While our state has been the only state foolish enough to pass the Companion Animal Protection Act in the last 4 years, once again we are in the legislative season and state like Maryland and Florida currently have similar legislation in the works.
The Unfunded Mandate
It was nice to see that Maryland at least is honest in their fiscal analysis of the bill, although given what Delaware has seen with the many fruitless complaints and investigations, I suspect Maryland's analysis is still very conservative.
If you recall, the Delaware legislature showed it's typical lack of transparency by not including a fiscal note for CAPA (SB280) when the bill was passed here. Many from the start said this would be an unfunded mandate, but denial in our legislature is all too common.
The State of Delaware passed CAPA in 2010, and it has been horrible legislation for the taxpayers and for the animals of our state. We are a small state that has a population of around 900,000 people, but this legislation still had a significant impact on our state. Here are just some of the highlights of the costs we've seen, and there is no denying that reality that CAPA is costly:
- A new office had to be created under public health to clean up the mess that was created by CAPA at a cost of $700,000.
- Per our public health agency, the cost of dog control contracts across the state have increased from $2.37 million to $3.2 million for a total increase of $830,000. And there may be millions more to come as that office looks at the state possibly taking over dog control to fix the mess that has been made with CAPA.
- At the same time as the costs increased, services have gone down. (Less hours. Shelters no longer handle other stray livestock issues, leaving residents handling sometimes dangerous situations on their own. Shelters no longer handle cruelty cases in many cases. Shelter intake of cats only occurs if a spot opens up, so cat intake rarely happens even if it is sickly or severely injured cat because of the "irremediably suffering" clause in CAPA that has cost shelters in personnel and attorney costs due to the continual complaints questioning the disposition of individual animals.)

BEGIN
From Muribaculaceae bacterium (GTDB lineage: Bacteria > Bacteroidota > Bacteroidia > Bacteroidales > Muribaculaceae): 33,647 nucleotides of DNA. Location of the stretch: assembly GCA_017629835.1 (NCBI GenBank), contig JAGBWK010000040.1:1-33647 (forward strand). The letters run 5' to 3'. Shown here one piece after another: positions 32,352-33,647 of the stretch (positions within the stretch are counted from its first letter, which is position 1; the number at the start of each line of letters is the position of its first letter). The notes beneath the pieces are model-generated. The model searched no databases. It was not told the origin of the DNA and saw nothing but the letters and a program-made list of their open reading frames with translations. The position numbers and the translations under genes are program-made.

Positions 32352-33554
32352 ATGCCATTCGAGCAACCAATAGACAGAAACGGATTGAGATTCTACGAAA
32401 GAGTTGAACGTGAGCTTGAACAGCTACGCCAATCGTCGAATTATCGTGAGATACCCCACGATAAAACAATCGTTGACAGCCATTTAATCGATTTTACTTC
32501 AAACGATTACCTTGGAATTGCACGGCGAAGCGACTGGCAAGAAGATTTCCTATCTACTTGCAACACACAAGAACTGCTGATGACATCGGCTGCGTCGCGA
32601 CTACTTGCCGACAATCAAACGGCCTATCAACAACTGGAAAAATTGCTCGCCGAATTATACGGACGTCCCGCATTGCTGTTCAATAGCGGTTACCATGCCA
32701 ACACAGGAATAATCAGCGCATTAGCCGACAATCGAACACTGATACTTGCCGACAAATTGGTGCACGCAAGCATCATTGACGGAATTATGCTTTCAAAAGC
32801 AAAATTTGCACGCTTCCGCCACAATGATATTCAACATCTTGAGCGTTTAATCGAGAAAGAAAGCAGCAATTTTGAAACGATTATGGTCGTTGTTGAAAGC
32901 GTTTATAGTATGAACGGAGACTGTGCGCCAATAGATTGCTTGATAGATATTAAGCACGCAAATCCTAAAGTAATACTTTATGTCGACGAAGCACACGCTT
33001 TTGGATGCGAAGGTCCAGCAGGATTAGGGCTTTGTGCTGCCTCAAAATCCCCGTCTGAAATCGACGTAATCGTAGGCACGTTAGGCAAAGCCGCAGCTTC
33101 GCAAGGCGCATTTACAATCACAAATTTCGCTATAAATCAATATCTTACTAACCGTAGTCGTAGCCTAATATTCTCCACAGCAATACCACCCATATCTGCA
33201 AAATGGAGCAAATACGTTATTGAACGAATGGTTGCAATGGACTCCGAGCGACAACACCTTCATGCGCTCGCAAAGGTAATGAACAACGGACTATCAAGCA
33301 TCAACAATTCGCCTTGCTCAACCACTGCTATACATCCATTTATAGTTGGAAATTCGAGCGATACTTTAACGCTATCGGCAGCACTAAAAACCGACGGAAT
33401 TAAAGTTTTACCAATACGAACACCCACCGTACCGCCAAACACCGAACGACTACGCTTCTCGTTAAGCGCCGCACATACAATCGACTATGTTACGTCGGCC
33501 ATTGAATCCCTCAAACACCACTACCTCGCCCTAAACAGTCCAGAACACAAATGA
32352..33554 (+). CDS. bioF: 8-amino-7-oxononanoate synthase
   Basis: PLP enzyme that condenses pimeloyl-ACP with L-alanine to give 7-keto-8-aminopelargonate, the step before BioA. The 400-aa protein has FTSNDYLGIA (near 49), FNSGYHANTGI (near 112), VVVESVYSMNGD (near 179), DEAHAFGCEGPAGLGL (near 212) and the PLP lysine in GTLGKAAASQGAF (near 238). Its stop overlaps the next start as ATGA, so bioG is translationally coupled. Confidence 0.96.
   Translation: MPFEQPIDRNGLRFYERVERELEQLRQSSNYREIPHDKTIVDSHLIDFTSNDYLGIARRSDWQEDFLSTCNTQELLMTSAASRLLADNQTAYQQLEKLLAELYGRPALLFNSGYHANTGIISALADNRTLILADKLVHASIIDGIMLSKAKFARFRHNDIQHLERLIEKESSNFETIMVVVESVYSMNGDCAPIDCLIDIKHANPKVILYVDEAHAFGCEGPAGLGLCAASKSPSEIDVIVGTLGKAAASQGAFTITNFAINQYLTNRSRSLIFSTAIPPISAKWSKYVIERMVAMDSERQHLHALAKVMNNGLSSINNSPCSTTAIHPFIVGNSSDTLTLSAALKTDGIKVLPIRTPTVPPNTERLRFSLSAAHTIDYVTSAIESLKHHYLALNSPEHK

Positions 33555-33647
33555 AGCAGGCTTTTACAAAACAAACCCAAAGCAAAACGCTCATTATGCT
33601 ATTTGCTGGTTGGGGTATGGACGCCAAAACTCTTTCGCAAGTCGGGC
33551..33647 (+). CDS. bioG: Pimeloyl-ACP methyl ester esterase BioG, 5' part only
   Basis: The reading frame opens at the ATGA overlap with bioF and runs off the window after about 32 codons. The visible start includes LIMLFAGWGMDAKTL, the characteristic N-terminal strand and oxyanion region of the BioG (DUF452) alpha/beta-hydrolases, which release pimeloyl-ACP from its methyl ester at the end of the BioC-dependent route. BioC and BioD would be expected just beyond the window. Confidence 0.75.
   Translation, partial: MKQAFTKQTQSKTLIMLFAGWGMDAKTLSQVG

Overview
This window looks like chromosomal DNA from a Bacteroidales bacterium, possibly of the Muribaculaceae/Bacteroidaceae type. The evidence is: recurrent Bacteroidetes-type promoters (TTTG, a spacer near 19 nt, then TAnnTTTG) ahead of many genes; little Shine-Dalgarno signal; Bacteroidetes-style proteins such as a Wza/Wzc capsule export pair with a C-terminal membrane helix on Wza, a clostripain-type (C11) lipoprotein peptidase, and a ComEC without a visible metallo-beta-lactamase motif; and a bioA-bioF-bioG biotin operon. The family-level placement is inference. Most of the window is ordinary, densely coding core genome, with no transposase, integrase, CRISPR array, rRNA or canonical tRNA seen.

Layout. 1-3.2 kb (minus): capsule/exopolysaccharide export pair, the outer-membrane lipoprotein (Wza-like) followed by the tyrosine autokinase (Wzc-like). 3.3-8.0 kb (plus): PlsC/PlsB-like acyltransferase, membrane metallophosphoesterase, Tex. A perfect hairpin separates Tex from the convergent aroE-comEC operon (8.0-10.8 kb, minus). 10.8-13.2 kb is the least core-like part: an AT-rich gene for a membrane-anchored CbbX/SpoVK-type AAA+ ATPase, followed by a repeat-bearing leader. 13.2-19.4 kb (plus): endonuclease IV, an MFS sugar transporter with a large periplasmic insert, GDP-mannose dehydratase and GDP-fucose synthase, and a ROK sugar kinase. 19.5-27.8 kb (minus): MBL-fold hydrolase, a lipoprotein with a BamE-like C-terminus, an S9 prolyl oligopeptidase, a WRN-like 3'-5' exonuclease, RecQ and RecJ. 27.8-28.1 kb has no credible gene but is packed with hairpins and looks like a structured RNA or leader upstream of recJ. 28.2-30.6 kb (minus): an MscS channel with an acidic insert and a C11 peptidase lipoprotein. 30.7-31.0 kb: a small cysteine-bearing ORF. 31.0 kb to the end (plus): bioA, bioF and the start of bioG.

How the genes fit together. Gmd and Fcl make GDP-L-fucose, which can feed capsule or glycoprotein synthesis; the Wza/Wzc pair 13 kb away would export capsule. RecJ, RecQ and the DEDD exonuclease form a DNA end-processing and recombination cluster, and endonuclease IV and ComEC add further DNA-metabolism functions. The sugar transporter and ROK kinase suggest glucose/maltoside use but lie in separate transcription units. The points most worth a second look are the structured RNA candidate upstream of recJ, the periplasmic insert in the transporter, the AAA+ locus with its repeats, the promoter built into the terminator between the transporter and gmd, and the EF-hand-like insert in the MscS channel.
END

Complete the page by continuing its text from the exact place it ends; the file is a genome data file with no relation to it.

- The Kent County SPCA shelter, now known as First State Animal Center, was handling dog control for all 3 of our counties when CAPA went into effect and faced a financial deficit of $450,000 the first year under CAPA.
- Due to the drama that was created under CAPA, my county of Kent awarded the dog control to a "No-Kill" shelter called Safe Haven that went bankrupt within 18 months and left a slew of businesses with debts in the process, not to mention some horrific conditions for the animals during their tenure.
- Another shelter, Delaware SPCA, which has been in operation for 140 years is also teetering due to the financial costs of CAPA and becoming "No-Kill".
Deficits since No-Kill Effort Began 2008
Losses going down by taking less animals each year.
2012 (4,782) *
*(this loss was lowered by the investment returns of $200-300,000 more than previous years, so the shelter was fortunate there was a booming stock market)
And above is just some of the monetary costs of CAPA. This doesn't even take into account the many citizens that have had to pay the price for the many cats dumped onto their properties as a result of the doors shutting at shelters when it comes to cats. CAPA is expensive and the costs keep coming.
Cats, Cats, & More Cats - A Public Health Nightmare
One bright spot in the first hearing of CAPA in Maryland was the testimony by Dr. Katherine A. Feldman, D.V.M., the Maryland State Public Health Veterinarian, who is clearly well qualified on zoonotic and infectious diseases.
The full public hearing can be watched at this link - SB0876. (Also note the run around when the fiscal note and TNR are discussed by supporters. 'Shall', 'may', 'the law doesn't require' - it sounds like the same nonsense here that we hear legislators use to get around fiscal disclosure requirement. Who writes a law if they don't intend for it to require something???) Whereas Dr. Feldman's information, was clear, direct, and straightforward.
Even if we were to ignore the cost burden that residents in Delaware have taken on as a result of CAPA and the many residents now dealing with large numbers of cats, there is also a public safety danger as well. Delaware's Public Health agency has clearly ignored that danger by not hiring a veterinarian trained in public health as we can see Maryland has. But even without a vet, Public Health in our state does handle bites to humans, and could clearly speak up if they chose to since they obviously have medical doctors trained in infectious disease. Unfortunately that agency in our state doesn't appear to have the same courage as Dr. Feldman to speak up on the issues even as we see continue to see hoarding issues and residents coming into contact with rabid cats.